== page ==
Virtue is bold and goodness never fearful. –Measure for Measure, William Shakespeare
No one ever said being a Christian would be easy.
Jesus sets some pretty bold expectations of us in the gospel. He asks us to deny ourselves, take up our cross, and follow Him. He tells us whoever loves his father or mother or sister or brother more than Him is not worthy of the Kingdom. He tells us to lose our life for the sake of finding True Life. He asks Peter to put his trust so fully in Him that Peter is willing to step out of a moving boat and onto the waves of the sea. He tells His disciples (and us) to prepare ourselves, not for an easy life, but for rejection, persecution, humiliation, mockery, and ultimately death.
But sometimes I think we don’t really believe Him.
Sometimes I think we want the bold demands of the gospel to be for somebody else. As if only Abraham is called to leave the comfort of his home or only Elijah has to remain faithful in a faithless generation or only Peter has to trust God and step out of the boat. For the rest of us, rolling out of bed and muddling through five minutes of rote prayer is sufficient, right?
I know your works: you are neither cold nor hot. Would that you were cold or hot! So, because you are lukewarm, and neither cold nor hot, I will spew you out of my mouth. -Revelation 3:15-16
And sometimes I feel like we’re perfectly fine being lukewarm about God’s expectations. We’re not losing any sleep at night over whether or not we’re giving ourselves to God like Abraham and Elijah and Peter. Of course, we’d like to be seen by others as pretty ok people, and we’d like to tell ourselves that probably God is fine with us since we’re not doing anything terrible. Or we’re content with where we are spiritually since we’re at least busy–we go to liturgy, help out with a ministry, do service projects–all sorts of tasks that make it so we have no time to pray, read Scripture, speak to the saints, or examine our hearts (I think Jesus had a comment on this once…what was it…these you ought to have done without neglecting the others…yep, that’s it). We tell ourselves we’re giving it all we’ve got even when we know our efforts are rather half-hearted.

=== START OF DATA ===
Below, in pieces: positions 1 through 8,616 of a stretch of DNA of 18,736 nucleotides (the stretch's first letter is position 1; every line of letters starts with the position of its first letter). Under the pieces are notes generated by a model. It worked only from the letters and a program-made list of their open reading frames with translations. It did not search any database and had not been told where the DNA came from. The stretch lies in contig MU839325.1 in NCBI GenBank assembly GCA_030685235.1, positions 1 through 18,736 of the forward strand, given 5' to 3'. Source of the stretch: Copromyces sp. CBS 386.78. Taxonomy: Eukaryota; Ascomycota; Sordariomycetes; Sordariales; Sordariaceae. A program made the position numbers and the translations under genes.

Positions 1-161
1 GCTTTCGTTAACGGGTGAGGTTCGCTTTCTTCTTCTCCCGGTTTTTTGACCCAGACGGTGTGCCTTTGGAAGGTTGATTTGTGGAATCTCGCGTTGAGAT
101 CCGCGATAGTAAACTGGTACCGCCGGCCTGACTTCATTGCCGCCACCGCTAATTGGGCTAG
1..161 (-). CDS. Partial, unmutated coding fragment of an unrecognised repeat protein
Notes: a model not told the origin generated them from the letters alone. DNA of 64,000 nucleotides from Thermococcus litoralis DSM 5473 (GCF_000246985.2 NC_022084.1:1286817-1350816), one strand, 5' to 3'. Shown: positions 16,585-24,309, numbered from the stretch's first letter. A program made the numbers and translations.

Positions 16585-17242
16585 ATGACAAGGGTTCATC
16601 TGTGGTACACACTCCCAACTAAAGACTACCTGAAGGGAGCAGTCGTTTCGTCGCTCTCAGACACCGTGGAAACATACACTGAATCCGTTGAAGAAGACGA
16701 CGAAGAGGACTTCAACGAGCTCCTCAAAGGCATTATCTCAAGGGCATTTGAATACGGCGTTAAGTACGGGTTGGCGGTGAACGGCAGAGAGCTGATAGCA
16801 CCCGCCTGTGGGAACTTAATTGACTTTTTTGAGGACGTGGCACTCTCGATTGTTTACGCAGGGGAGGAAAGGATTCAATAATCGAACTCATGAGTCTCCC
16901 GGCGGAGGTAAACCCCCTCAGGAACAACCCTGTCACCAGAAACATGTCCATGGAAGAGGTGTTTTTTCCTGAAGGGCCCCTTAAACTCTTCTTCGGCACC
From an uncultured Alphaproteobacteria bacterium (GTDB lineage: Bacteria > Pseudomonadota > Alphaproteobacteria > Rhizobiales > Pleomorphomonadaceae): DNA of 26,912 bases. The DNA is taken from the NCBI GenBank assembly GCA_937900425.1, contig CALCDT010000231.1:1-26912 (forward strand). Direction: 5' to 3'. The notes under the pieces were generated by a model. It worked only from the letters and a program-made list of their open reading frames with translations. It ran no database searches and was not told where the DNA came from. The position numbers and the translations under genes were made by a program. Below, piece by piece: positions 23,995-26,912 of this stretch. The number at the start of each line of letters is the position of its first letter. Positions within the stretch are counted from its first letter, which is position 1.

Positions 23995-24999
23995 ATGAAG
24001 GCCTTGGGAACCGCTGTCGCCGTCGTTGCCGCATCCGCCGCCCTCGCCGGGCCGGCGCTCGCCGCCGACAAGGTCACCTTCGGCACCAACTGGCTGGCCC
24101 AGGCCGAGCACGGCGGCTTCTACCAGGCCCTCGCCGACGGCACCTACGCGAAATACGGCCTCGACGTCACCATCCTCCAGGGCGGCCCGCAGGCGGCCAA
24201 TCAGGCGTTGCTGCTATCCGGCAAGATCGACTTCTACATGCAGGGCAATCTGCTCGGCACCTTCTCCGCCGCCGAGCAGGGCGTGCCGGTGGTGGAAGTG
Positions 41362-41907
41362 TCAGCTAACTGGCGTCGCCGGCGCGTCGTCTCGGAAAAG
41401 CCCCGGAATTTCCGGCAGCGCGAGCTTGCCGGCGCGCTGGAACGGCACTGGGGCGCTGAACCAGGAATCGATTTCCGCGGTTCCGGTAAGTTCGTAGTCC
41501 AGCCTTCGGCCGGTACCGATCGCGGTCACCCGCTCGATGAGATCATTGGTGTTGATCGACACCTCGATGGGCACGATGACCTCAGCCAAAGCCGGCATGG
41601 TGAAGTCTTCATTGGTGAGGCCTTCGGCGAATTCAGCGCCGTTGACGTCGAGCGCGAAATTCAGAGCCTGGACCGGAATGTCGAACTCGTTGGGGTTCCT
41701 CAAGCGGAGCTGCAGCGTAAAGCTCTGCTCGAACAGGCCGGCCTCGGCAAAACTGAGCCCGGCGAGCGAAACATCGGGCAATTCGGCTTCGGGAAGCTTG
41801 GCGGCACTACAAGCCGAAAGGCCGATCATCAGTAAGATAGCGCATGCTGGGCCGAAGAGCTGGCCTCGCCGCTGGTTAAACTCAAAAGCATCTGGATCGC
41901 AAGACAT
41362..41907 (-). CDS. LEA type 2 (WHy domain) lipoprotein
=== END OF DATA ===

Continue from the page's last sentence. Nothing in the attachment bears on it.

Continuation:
I know I spend an awful lot of time trying to convince myself that I really am giving God my everything, but in reality, it’s so obvious how little I am actually offering Him–how unwilling I am to repent, to be vulnerable, to make sacrifices, to take criticism, to stand up for what is good and holy, to bear the burdens of others. It’s very apparent whenever you scratch just the very surface of my life that I’ve made an offering a lot more like Cain than Abel, and I’m just as eager as Cain to get indignant when God demands more from me.
Now, I’m not going to try to guess what Christ is asking of you specifically–whether He’s calling you to sell everything you have to follow Him or to lay down your life for your friends or to drink from the cup He from which He drank–but I will venture to say that He wants so much more of your heart than you have yet given Him. Please, bother to find out. Listen for His voice by reading the Scriptures and being silent before Him in prayer. Take Him seriously when you are given a good thought. Be bold in virtue and fearless in goodness. Like the widow who put in her whole livelihood or the martyrs who were willing to die for the sake of the kingdom, don’t settle with lukewarm.
If you will, you can become all flame. -St. Seraphim of Sarov